Brexit clash on horizon as Boris Johnson vows to end ‘ludicrous’ trade barriers | Politics | News

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Boris Johnson has pledged to end the “ludicrous barriers” to internal trade between Great Britain and Northern Ireland. Speaking to BBC NI’s Spotlight for a film on Northern Ireland’s centenary, Mr Johnson made big promises in seeking a resolution to the chaos that has unfolded with the Brexit Northern Ireland Protocol. The Prime Minister said he would do whatever necessary to end barriers created by the EU Withdrawal Agreement.

The PM said: “What we’re doing is removing what I think of as the unnecessary protuberances and barriers that have grown up.

“And we are getting the barnacles off the thing.”

Boris added: “And sandpapering it into shape.”

A Contested Centenary will be broadcast on Tuesday evening and includes contributions from First Minister Arlene Foster and Deputy First Minister Michelle O’Neill.

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The prime minister went on to explain how the way the EU Withdrawal Agreement had been interpreted did not conform with the fact that the agreement specifically mentions Northern Ireland’s place in the UK’s internal market.

Mr Johnson stressed the “ludicrous” checks on goods moving between Great Britain and Northern Ireland had never meant to be anything more than small checks.

He said the UK economic market’s integrity is “paramount”.

Unionists in Northern Ireland have demanded the protocol be scrapped altogether and have gone a step further by piecing together a legal challenge that says the deal breaches the UK’s Act of Union.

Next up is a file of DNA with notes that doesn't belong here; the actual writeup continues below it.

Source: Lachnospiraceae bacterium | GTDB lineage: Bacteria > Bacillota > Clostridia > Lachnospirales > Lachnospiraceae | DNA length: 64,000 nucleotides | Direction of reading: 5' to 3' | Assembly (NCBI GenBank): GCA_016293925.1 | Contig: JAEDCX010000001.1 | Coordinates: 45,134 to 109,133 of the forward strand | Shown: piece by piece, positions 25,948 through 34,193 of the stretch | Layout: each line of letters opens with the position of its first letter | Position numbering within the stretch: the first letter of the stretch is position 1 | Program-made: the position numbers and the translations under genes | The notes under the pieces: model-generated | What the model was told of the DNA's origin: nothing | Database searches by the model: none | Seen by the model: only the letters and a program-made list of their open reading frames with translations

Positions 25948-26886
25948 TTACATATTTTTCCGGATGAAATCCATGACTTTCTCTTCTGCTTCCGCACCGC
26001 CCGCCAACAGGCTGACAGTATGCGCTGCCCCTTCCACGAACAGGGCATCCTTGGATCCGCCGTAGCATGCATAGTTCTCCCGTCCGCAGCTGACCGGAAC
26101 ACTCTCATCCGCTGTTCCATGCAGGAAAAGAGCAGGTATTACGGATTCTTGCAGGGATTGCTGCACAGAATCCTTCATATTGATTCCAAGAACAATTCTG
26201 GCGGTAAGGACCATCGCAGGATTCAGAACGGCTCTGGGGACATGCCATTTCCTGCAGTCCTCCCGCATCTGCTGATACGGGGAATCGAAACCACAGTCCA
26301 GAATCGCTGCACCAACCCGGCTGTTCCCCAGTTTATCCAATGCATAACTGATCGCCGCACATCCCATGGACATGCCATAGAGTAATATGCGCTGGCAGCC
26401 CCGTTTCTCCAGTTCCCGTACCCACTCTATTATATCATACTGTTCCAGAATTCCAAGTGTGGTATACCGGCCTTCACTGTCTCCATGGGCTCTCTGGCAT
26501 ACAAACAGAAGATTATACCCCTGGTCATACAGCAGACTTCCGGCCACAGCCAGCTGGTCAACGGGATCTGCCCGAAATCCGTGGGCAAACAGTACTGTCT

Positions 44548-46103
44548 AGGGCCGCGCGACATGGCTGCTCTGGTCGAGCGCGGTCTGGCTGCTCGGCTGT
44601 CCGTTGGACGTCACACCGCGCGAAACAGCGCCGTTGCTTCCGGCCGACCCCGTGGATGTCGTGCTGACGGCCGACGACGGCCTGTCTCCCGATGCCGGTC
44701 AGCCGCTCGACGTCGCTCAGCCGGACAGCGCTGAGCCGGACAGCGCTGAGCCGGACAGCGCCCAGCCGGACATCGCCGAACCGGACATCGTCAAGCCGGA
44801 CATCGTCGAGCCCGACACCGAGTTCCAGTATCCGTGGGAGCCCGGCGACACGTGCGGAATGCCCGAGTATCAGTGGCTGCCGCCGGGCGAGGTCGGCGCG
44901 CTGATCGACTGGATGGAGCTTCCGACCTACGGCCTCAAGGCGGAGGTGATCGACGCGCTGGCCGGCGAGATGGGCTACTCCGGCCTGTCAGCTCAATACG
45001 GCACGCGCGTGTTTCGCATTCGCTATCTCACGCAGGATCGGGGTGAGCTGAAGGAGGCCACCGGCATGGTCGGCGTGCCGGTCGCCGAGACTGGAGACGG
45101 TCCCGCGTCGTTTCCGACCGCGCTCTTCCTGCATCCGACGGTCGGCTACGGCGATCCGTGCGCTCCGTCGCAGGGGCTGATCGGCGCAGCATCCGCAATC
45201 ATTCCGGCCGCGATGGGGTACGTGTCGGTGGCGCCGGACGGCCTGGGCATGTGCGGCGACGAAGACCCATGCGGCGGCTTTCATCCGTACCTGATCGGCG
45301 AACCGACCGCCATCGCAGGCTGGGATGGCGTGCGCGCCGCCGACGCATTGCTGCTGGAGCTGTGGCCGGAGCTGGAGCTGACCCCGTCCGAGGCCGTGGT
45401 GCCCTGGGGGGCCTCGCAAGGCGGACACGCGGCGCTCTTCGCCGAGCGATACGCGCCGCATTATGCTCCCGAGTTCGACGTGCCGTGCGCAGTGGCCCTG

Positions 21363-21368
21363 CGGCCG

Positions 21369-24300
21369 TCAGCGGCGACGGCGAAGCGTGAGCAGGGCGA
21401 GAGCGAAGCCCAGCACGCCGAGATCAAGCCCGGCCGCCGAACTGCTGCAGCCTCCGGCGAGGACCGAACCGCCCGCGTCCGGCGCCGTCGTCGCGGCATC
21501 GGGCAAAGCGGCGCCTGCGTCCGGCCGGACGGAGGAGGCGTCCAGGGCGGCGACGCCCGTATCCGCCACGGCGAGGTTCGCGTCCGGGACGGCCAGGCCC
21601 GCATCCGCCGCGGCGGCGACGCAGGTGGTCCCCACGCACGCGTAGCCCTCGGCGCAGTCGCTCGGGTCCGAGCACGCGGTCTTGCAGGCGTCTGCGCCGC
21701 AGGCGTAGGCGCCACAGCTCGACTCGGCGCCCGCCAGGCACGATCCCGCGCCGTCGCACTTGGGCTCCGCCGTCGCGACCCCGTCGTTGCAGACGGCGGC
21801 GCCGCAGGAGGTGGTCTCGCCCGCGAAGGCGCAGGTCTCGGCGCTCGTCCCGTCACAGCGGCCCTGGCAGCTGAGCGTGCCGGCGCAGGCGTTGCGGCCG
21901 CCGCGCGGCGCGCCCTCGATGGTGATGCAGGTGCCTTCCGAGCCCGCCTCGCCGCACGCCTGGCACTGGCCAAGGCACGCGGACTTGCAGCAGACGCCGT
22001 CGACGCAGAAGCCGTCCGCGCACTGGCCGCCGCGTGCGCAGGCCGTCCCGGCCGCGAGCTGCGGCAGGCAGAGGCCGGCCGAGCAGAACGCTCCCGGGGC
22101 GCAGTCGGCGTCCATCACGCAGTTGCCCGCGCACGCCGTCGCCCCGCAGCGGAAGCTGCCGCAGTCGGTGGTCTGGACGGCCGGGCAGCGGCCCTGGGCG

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As part of the UK and EU’s Brexit trade deal, the Northern Ireland Protocol means European checks and trade rules apply to goods entering the province from Britain.

Northern Ireland also remains part of the EU’s single market under the Protocol, which avoided the creation of a land border in Ireland.

It comes after Lord Frost met with Maroš Šefčovič, the European Commission vice-president, on Thursday to discuss issues with the Northern Ireland Protocol, he later told the Financial Times after the meeting he was convinced solutions to “minimise” the Protocol’s impact could be found.

Mr Šefčovič said: “What we need is the good faith approach and the proper implementation of all the commitments [already] undertaken, so we see the system working, and then we can look at the risks which are associated with different measures being applied.”

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And on Sunday Irish Prime Minister Micheál Martin defended the controversial Northern Ireland Protocol and warned people of “very serious harm” if Brexit continues to be weaponised.

The Taoiseach made the comments at his party’s annual 1916 commemoration at Arbour Hill Cemetery in Dublin on Sunday.

Violence has broken out in Northern Ireland in recent weeks, with unionist gangs angered in part over the Irish Sea border implemented after Brexit.

Mr Martin said the recent violence in Northern Ireland is what could happen when “sectarian tensions are left to grow” and “encouraged by political events.”



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